More whoop­ing cough cases con­firmed

Roots of Em­pa­thy pro­gram on hold


The num­ber of con­firmed cases of whoop­ing cough in the Five Hills Health Re­gion (FHHR) con­tin­ues to climb, with at least five more added in Septem­ber so far.

That brings the to­tal for the year up to 67, said FHHR public health rep­re­sen­ta­tive Dr. Mark Vooght on Thurs­day.

“We are one of the re­gions with a high num­ber of cases and a high rate,” he told the Times-Her­ald.

“We are one of the high­est in the prov­ince.”

Whoop­ing cough, also known as per­tus­sis, is a res­pi­ra­tory virus that can present like a nor­mal cold at first and then de­velop into a hack­ing cough, which may or may not fea­ture the char­ac­ter­is­tic whoop.

The Times-Her­ald re­ported on Moose Jaw’s on­go­ing out­break last week, but the num­ber of cases con­tin­ues to rise, par­tic­u­larly among chil­dren aged 10 to 15.

While the be­gin­ning of the school year has brought the is­sue back un­der the mi­cro­scope, last April was ac­tu­ally the month with the high­est num­ber of new cases at 13, and Au­gust saw a to­tal of 10 new di­ag­noses.

“Th­ese kids can be quite sick,” Vooght said. “But what we’re see­ing is, if they have been im­mu­nized pre­vi­ously, they are getting less sick than the ones who have not been im­mu­nized or who have been un­der im­mu­nized.”

The most im­por­tant fac­tor in tack­ling the prob­lem, he said, is for peo­ple to con­tinue going to their doc­tors and getting tested. Typ­i­cally, when a school is found to have a con­firmed case, public health and the school send a let­ter home with ev­ery child, en­cour­ag­ing them and their fam­i­lies to be tested for the virus. Vooght said this helps clin­i­cians di­ag­nose cases early and keep the ill­ness from spread­ing.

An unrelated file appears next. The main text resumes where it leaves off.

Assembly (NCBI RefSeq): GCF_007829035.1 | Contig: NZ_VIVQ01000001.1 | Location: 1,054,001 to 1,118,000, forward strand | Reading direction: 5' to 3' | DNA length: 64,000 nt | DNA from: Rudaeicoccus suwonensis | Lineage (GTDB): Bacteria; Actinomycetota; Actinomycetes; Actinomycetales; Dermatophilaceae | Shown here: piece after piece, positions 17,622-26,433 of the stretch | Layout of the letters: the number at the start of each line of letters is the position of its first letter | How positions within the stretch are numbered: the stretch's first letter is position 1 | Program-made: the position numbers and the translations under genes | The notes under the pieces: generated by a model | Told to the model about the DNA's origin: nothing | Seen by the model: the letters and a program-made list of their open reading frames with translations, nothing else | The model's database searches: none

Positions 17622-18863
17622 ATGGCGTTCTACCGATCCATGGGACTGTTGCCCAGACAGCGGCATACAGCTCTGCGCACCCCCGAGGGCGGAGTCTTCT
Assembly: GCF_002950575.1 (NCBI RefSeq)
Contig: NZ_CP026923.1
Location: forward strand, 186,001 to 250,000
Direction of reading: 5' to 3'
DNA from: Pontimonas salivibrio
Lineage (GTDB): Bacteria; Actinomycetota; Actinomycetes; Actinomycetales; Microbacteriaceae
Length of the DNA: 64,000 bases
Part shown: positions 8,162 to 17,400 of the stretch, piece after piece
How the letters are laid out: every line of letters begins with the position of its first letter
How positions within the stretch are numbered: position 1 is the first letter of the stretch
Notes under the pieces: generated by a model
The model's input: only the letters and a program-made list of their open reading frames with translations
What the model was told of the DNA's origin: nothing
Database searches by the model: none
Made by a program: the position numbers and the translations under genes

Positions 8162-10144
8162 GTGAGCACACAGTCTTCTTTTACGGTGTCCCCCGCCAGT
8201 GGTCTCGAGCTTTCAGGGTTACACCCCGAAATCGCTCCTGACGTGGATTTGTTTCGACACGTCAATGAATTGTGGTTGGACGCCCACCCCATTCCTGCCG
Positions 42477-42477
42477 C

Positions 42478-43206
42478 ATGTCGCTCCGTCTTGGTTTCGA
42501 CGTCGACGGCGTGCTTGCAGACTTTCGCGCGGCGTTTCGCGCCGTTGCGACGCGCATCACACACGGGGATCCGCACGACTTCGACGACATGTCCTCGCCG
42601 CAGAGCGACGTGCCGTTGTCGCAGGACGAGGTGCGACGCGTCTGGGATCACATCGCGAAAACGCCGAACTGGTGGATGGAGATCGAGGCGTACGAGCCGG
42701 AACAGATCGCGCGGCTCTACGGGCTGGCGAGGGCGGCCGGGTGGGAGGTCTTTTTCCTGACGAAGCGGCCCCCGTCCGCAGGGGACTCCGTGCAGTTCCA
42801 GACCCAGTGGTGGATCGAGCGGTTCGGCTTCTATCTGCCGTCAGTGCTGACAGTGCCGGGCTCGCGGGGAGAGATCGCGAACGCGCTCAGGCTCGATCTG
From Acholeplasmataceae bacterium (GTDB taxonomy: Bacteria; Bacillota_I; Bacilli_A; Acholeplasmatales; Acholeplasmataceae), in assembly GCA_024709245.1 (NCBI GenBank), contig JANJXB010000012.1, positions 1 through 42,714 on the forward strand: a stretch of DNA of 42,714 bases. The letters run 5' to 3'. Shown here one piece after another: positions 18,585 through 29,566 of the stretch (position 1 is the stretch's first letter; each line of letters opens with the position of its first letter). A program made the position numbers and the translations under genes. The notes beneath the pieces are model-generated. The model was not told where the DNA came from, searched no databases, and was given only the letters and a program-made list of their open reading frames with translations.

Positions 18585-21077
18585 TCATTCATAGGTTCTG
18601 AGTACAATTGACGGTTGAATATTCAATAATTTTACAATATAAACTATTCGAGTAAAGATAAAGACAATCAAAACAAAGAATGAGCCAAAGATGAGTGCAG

Of par­tic­u­lar con­cern is ex­po­sure to younger chil­dren, es­pe­cially those un­der one year old.

“The younger they are, they more risk there is,” Vooght said, adding that a child in an­other health re­gion in Saskatchewan died as a re­sult of per­tus­sis in 2010.

For that rea­son, pop­u­lar pro­gram Roots of Em­pa­thy can’t be too care­ful.

Roots of Em­pa­thy is a pro­gram that re­duces bul­ly­ing by rais­ing emo­tional aware­ness in chil­dren, putting them to­gether with par­ents and babies in a class­room.

“We went on hold hop­ing to get back into the class­room be­fore the school year, but that didn’t hap­pen,” said Daycee Richard­son, point per­son for Roots of Em­pa­thy.

The pro­gram fo­cuses on the re­la­tion­ships be­tween chil­dren and babies, so chil­dren un­der­stand how to com­mu­ni­cate us­ing body lan­guage. Chil­dren also learn what some­one may be feel­ing even if it’s not ex­pressed ver­bally.

Par­ents are in­volved as they in­ter­pret and an­swer ques­tions chil­dren may have.

The Roots of Em­pa­thy ini­tia­tive was in­ter­rupted in Fe­bru­ary be­cause of the out­break. Richard­son said it’s not safe

Roots of Em­pa­thy had to stop their pro­gram be­cause of the whoop­ing cough out­break and ex­pect fur­ther de­lays. SUB­MIT­TED

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